Results: We included 420 cases diagnosed with symptomatic (n=314) and asymptomatic WM (n=106) in accordance with the classification of the Second International Workshop on WM. The median age at the diagnosis was 69 (range, 32-91) years, with 75.5% male, and 16.0% had an Eastern Cooperative Oncology Group performance status (ECOG PS) of 2-4. Oral alkylating agents, purine analogs, cyclophosphamide, doxorubicin, vincristine and prednisolone (CHOP) or CHOP-like regimens ± rituximab, rituximab monotherapy, or dexamethasone, rituximab and cyclophosphamide (DRC) were mainly administered as initial treatment. Rituximab-containing therapy was administered in 76.8% of all patients. The median follow-up was 45 months. The 5-year OS rate for all patients was 77.9%, while the rates for those with symptomatic and asymptomatic WM were 72.9% and 92.2%, respectively. Significant differences in the survival were seen between risk groups of ISSWM in symptomatic WM patients (5-year OS: high, 55.4%; intermediate, 81.2%; low, 90.2%; p<0.0001) (Figure 1). A univariate analysis showed that age >65 years, platelet count ≤10×104/µL, serum β2-microglobulin (β2-MG) >3 mg/L, ECOG PS 2-4, abnormal karyotype, pleural involvement, WBC <4000/µL, amyloidosis, fluid retention, pleural effusion, ascites, serum albumin ≤3.5 g/dL, serum creatinine >1.5 mg/dL, CRP >2.0 mg/dL and sIL-2R >4000 U/mL were significant adverse prognostic factors for the OS. A multivariate analysis revealed that a platelet count ≤10×104/µL (hazard ratio [HR] 5.942; 95% confidence interval [CI] 2.265-14.761), serum β2-MG >3 mg/L (HR 2.748; 95% CI 1.091-7.655), ECOG PS 2-4 (HR 2.899; 95% CI 1.219-6.290), and pleural involvement (HR 11.066; 95% CI 3.672-29.829) were adverse independent risk factors for symptomatic WM. We constructed a prognostic model by combining these prognostic variables as follows: patients with good risk (n=219), no adverse factors or only serum β2-MG >3 mg/L or ECOG PS 2-4; patients with poor risk (n=81), ≥1 adverse factors with a platelet count ≤10×104/µL, pleural involvement, or both serum β2-MG >3 mg/L and ECOG PS 2-4. The 5-year OS rates were 82.3% for good risk and 44.4% for poor risk, and this prognostic model significantly stratified symptomatic WM patients separately by the survival (p<0.0001) (Figure 2). The survival of patients with both poor risk in our model and high risk in ISSWM were extremely poor (5-year OS: poor and high [n=57], 24.7%; poor and intermediate [n=14], 80.0%; poor and low [n=2], not available; p=0.0031). In contrast, no significant differences were observed for the survival for the ISSWM risk groups in patients with good risk in our model (5-year OS: good and high [n=69], 76.0%; good and intermediate [n=83], 81.6%; good and low [n=42], 89.5%; p=0.2045).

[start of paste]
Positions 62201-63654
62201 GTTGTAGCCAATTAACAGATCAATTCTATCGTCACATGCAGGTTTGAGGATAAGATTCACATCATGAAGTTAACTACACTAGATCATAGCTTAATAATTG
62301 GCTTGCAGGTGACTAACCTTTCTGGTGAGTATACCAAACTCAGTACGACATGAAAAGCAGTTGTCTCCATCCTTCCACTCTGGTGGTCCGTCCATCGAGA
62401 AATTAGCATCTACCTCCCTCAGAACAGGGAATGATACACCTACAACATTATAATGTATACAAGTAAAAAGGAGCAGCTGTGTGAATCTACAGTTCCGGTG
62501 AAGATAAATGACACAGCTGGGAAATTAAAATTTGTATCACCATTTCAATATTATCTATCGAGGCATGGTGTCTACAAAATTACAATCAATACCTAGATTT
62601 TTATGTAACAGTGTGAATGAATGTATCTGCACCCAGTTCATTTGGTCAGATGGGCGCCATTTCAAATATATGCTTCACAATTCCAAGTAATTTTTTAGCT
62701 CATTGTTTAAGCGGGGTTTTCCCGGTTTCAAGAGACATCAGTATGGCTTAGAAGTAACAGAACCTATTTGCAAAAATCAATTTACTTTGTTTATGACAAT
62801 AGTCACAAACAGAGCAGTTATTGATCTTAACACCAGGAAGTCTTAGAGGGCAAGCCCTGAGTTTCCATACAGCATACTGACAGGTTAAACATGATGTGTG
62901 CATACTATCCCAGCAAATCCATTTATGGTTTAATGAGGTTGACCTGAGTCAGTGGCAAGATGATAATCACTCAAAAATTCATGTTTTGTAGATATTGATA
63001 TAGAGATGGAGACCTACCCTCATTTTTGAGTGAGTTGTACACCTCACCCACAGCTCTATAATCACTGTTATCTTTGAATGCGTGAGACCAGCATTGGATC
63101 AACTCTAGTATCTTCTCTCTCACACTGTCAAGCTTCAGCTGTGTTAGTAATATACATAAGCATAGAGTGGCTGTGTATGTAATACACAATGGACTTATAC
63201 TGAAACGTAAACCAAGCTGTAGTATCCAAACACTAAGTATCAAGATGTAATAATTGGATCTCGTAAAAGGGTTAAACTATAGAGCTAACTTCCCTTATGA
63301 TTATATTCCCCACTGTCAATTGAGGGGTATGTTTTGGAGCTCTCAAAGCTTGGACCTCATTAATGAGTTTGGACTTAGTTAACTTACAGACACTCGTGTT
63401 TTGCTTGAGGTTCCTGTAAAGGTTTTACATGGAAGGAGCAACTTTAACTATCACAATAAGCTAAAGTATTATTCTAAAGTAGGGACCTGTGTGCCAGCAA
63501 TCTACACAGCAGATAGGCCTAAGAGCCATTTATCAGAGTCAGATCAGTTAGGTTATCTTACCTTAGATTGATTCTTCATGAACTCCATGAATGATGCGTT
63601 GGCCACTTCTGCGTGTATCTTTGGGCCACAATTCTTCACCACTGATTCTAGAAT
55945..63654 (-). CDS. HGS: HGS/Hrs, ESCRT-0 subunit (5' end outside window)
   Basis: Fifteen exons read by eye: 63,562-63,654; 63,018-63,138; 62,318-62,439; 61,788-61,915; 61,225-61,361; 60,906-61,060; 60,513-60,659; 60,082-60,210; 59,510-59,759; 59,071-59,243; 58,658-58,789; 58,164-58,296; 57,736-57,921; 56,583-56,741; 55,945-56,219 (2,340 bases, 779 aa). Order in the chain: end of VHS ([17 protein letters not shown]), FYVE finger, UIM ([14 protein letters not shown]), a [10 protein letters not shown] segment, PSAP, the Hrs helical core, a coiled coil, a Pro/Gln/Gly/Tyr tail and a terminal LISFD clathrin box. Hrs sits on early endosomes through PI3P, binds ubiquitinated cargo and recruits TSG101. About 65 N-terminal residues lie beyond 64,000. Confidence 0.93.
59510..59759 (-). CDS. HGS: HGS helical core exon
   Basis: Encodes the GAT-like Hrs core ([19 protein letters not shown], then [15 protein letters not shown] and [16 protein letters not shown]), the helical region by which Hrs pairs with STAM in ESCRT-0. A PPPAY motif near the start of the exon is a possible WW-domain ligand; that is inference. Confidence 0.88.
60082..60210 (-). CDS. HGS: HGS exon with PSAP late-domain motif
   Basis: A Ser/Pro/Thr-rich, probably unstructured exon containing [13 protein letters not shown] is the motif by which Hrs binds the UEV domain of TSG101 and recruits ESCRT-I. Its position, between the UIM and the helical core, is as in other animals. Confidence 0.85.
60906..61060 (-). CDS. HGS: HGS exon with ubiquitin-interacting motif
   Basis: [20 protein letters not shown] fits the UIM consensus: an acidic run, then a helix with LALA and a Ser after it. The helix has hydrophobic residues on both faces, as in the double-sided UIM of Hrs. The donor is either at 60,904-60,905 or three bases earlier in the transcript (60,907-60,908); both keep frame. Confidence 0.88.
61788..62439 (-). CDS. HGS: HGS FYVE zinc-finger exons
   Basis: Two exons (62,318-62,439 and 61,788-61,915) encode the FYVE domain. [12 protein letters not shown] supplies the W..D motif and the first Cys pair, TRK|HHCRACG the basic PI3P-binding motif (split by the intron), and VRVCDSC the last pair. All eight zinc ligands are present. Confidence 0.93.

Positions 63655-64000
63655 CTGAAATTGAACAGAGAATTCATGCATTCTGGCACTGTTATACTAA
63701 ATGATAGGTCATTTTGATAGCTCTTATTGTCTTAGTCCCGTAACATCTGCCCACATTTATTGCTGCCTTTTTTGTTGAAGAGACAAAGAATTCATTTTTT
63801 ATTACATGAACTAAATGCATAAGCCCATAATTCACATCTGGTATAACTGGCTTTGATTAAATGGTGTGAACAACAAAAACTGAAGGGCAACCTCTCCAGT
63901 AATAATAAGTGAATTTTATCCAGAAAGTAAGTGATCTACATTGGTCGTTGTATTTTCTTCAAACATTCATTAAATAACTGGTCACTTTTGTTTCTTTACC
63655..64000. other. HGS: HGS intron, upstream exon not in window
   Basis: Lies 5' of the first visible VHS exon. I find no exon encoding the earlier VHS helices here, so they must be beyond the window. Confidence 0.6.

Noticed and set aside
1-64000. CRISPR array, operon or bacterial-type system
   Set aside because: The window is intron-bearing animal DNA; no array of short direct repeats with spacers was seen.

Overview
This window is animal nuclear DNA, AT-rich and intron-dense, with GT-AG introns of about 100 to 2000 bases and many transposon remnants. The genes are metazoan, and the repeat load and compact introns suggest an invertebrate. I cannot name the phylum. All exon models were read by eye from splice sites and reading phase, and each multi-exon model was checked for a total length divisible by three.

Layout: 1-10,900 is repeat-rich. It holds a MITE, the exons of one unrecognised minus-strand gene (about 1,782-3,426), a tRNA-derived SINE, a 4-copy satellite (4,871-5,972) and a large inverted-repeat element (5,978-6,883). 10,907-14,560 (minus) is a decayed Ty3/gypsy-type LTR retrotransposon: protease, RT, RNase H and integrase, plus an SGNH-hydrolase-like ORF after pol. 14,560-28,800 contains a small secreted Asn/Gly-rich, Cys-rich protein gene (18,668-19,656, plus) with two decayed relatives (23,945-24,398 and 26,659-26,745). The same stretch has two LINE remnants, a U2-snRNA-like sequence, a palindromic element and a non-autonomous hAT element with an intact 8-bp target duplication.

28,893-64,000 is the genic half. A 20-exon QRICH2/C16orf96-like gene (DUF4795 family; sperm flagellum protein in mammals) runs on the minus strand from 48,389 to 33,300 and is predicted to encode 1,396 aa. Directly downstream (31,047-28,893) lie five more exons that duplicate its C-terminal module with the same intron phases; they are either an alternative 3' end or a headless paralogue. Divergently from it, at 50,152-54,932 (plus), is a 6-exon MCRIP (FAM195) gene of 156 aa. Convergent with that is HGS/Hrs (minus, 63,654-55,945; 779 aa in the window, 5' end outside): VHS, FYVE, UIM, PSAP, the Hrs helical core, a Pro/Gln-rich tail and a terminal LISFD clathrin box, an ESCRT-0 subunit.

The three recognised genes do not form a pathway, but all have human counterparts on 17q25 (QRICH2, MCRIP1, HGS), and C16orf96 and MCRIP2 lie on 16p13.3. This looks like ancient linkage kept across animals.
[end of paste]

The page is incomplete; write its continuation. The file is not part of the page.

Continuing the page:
Conclusion: Although ISSWM may be useful for survival risk stratification in Japanese patients, we found that intermediate- and high-risk patients seemed to have a better prognosis than those in Western studies in the rituximab era (Dimopoulos MA, et al. Haematologica. 2008; 93: 1420-22). Thrombocytopenia and pleural involvement were found to be strong adverse prognostic factors in symptomatic WM, and our new prognostic index including them was easy to use in daily clinical practice and superior to ISSWM for detecting high-risk patients. Further studies are warranted to validate our prognostic index, especially in the era of novel agents.